From the Publisher
“The authors review the pros and cons of telecommuting, suggest ideas to enhance efficiency, and tools to optimize output and build a collaborative spirit….easy to digest [and] useful ideas that are worth checking out.”
—Success Magazine

“Presents powerful arguments…the book is an eye opener to the endless benefits that come with remote work...a worthwhile investment of your times and money.”
—Tech Vibes

"Remote is the book that 21st century business leaders have been waiting for: a paradigm-smashing, compulsively readable case for a radically remote workplace. If you're intrigued by extreme teleworking, but have your doubts, Remote is the place to address them. Not a day goes by that I don't think about, talk about, and actually apply the insights in this game-changing book."
—Susan Cain, New York Times bestselling author of Quiet: The Power of Introverts in a World That Can't Stop Talking
"What you'll find in Remote is profound advice from guys who've succeeded in the virtual workforce arena.  This is a manifesto for discarding stifling location- and time-based organizational habits in favor of best work practices for our brave new virtual and global world. If your organization entrusts you with the responsibility to get things done, this is a must-read.
—David Allen, internationally best-selling author of Getting Things Done: The Art of Stress-Free Productivity 

“Remote is the way I work and live.  Now I know why.  If you work in an office, you need to read this remarkable book, and change your life.”
—Richard Florida, author of the national bestseller The Rise of the Creative Class: And How It’s Transforming Work, Leisure, Community and Everyday Life
“In the near future, everyone will work remotely, including those sitting across from you. You'll need this farsighted book to prepare for this inversion.”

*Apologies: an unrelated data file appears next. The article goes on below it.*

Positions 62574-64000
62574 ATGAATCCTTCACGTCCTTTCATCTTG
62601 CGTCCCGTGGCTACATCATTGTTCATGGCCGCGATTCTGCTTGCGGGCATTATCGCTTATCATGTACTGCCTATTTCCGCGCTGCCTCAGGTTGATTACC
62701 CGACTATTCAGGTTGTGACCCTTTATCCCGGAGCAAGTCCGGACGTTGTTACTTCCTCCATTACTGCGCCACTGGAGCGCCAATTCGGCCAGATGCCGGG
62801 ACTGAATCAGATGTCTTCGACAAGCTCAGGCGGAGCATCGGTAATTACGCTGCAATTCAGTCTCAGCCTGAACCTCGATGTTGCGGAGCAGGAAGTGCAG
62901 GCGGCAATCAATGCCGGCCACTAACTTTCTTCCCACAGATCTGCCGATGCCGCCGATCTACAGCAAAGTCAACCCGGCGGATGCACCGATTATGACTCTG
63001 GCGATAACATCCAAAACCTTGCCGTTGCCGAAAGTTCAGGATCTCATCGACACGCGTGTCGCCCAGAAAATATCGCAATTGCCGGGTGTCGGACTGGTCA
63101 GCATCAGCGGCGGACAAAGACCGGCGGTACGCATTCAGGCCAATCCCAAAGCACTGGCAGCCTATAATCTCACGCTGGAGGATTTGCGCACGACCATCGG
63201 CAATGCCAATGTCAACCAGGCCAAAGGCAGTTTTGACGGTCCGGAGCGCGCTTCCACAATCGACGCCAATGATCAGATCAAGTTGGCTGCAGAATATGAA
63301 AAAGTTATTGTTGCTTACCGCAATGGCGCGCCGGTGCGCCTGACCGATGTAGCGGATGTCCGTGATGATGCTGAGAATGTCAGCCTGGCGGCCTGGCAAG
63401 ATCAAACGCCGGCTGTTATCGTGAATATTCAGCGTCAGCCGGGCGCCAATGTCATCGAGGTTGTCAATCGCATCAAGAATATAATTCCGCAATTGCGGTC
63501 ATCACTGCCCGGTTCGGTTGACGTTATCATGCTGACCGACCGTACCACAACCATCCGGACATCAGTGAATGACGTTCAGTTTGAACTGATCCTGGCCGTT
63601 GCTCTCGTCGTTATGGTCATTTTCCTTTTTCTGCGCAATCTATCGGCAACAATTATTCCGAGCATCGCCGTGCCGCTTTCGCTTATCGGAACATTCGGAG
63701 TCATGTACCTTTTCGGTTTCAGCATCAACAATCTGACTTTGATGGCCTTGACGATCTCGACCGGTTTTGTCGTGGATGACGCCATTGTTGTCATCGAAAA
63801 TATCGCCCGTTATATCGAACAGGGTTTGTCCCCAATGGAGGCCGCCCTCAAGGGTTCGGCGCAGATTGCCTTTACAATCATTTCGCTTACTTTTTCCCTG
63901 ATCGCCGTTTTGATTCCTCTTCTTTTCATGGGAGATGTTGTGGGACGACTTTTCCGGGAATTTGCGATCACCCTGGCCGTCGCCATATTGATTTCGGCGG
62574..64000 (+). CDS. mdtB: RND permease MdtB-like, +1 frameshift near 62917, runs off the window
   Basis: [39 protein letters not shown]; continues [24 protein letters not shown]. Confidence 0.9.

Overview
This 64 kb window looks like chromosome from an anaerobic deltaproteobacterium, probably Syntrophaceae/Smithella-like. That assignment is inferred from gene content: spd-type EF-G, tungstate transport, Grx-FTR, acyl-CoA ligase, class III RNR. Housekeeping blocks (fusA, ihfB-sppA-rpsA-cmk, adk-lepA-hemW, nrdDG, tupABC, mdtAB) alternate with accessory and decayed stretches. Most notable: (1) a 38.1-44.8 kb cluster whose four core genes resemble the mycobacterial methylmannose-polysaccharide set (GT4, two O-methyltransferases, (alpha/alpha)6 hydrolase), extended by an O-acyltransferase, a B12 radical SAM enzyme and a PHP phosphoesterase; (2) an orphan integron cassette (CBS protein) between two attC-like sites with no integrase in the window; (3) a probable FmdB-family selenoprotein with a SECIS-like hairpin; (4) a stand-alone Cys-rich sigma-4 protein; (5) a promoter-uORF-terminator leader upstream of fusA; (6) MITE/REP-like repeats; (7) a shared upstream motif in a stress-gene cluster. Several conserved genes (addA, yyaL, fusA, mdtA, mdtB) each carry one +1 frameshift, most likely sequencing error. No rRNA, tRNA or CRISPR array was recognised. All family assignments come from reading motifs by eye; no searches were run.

—Kevin Kelly, Senior Maverick for Wired Magazine and author of What Technology Wants
“Leave your office at the office. Lose the soul-sapping commutes. Jettison the workplace veal chambers and banish cookie-cutter corporate culture. Smart, convincing and prescriptive, Remote offers a radically more productive and satisfying office-less future, better for all (well, except commercial landlords).”
—Adam L. Penenberg, author of Viral Loop: From Facebook to Twitter, How Today’s Smartest Businesses Grow Themselves

“Fried and Hansson show how remote working sets people free—free from drudgery and free to unleash unprecedented creativity and productivity. This workday disruption is necessary if we want to use our new digital tools to full effect. The first gift copy I buy will be for my boss!”
—James McQuivey, PhD, VP and Principal Analyst at Forrester Research, and author of Digital Disruption: Unleashing the Next Wave of Innovation
"Just like we couldn't imagine a cell phone smaller than a toaster in the 1970’s, some companies still believe that they can't get great performance from their employees unless they show up at an office. Virtual work is the wave of the future, and Jason and David do a brilliant job of teaching best practices for both employees and employers."
—Pamela Slim, author of Escape from Cubicle Nation
“Jason and David convincingly argue the merits of remote work, both from the perspective of manager and of worker.  For the former, working remotely means more productive teams.  For the latter, there is the ultimate luxury: control over one’s environment.  Remote work gives you the power to craft your own life, and this book is a roadmap to get that.”
—Penelope Trunk, author of Brazen Careerist: The New Rules for Success

"The decentralization of the workplace is no longer fodder for futurists, it's an everyday reality. Remote is an insight-packed playbook for thriving in the coming decade and beyond."
—Todd Henry, author of The Accidental Creative: How to Be Brilliant at a Moment’s Notice
Remote shows you how to remove the final barrier to doing the work you were meant to do, with the people you were meant to do it with, in the most rewarding and profitable way possible—this book is your ticket to real freedom!”
—John Jantsch, author of Duct Tape Marketing: The World’s Most Practical Small Business Marketing Guide

Product Details

The Crown Publishing Group
Publication date:
Sales rank:
Product dimensions:
5.84(w) x 8.46(h) x 0.93(d)

Meet the Author

JASON FRIED and DAVID HEINEMEIER HANSSON are the founders of 37signals, a trailblazing software company. They have been profiled in such publications as Time, Newsweek, and Wired. They're also contributors to Signals v. Noise, one the of Web's most popular blogs.

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Remote: Office Not Required 5 out of 5 based on 0 ratings. 1 reviews.
Anonymous More than 1 year ago